The Grenfell Tower fire symbolises the woeful safety practices prevalent throughout the construction industry before June 2017. One would like to think that we are now all alert to the risks, and that sloppy development and construction practices would no longer be tolerated.
However, hindsight brings perfect vision; and although many would appreciate the appalling consequences of a single avoidable fatality, let alone 72, it is worth reflecting on the fact that simply permitting the risk of injury can also have very serious repercussions. Make no mistake, if you are guilty of placing the lives of others at risk, you can expect to be treated harshly – you can suddenly find yourself in the criminal justice system with the attendant costs, stress and reputational damage that ensue.
Take for example the 2016 student development at Trinity Halls on Woodhouse Street in Leeds, which comprised 94 bedrooms built over four floors in a gated community. The building was due to open on 19 September that year but was still incomplete, meaning students had to be placed into temporary accommodation. It is not difficult to imagine the pressures that this situation would have put on all those involved.
However, four days later, 27 students were moved to the new site. Residents found that they were entering a building site, with works in progress on the upper floors. On dropping his daughter off, the father of one student was so concerned by what he saw that he would not let her stay there. He contacted the Yorkshire Fire and Rescue Service, who served a prohibition notice and required all occupants to move out. Chris Kemp from the fire service said the conditions on site were 'such that some of our senior officers have not seen such blatant disregard for the law and the safety of residents in 28 years'.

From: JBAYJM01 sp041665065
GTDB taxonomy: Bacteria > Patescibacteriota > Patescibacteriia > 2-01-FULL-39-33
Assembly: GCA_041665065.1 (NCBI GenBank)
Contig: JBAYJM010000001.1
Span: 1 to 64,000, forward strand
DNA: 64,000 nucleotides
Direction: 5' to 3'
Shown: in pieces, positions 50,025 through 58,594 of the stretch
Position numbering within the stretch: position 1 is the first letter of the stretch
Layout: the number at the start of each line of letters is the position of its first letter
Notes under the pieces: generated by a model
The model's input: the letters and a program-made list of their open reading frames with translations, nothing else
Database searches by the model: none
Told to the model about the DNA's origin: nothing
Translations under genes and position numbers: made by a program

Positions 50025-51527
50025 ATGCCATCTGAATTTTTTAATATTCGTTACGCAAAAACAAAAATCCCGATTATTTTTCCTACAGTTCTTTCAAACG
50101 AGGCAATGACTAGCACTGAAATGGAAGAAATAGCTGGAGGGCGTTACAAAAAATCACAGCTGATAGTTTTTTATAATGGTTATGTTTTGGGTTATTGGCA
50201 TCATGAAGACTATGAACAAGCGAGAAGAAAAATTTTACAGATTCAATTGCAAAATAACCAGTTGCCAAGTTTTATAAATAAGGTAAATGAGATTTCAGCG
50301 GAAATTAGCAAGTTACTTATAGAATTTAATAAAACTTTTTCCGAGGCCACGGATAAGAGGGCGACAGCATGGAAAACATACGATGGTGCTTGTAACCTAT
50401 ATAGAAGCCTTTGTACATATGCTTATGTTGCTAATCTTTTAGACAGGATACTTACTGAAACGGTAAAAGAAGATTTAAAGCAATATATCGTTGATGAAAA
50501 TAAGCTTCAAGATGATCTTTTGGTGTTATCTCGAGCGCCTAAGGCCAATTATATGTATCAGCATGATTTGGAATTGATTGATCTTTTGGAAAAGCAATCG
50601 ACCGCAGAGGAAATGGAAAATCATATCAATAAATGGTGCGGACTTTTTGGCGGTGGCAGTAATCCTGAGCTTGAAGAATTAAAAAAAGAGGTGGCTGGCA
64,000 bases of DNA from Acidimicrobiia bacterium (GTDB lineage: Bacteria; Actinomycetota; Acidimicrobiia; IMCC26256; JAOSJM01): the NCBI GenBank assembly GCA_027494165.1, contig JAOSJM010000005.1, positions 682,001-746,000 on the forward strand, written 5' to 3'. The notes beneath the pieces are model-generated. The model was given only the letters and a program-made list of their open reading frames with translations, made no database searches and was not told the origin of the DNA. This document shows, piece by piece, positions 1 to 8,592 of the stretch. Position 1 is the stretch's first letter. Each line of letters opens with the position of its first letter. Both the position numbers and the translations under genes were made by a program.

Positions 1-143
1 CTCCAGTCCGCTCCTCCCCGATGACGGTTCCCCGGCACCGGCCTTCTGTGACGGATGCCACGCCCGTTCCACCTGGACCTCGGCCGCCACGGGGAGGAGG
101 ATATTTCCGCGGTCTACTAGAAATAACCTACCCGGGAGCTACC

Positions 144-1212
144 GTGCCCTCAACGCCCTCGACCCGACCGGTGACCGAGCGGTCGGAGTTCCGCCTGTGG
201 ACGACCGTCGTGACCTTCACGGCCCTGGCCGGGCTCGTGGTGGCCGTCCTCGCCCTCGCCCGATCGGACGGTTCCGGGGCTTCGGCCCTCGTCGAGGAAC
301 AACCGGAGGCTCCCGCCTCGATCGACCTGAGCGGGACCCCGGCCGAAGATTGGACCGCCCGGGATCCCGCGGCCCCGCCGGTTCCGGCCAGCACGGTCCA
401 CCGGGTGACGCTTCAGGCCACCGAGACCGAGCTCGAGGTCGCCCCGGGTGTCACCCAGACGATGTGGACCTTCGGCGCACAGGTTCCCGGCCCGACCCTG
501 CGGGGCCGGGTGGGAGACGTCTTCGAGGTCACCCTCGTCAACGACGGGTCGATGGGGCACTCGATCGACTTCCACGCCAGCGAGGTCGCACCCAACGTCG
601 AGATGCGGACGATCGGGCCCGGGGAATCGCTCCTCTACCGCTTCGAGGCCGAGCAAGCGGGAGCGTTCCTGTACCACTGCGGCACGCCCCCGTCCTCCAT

The court also heard that some residents would have been 35m from the nearest fire escape — almost double the recommended 18m distance.
According to Judge Robin Mairs, the conditions at the building had the 'potential for catastrophe'. He added that all the companies had 'high culpability' and that 'the risks were so obvious that a member of the public spotted them — so they should have been obvious to the companies involved'.
Trinity was fined £160,000 and Niche Homes £60,000. The design and build contractor, APP Construction pleaded guilty to a charge of failing to provide an adequate number of fire escape routes and exits and was fined £450,000. The amounts would undoubtedly have been higher had the defendants not pleaded guilty, but they nonetheless illustrate the likely order of costs that will be imposed on those who ignore fire safety.
'RICS reminds firms and members to pay particular attention to sites under construction, and to agree the fire safety strategy at an early stage with fire and rescue services if such a building will be partially occupied' Gary Strong RICS global building standards director
Related competencies include: Fire safety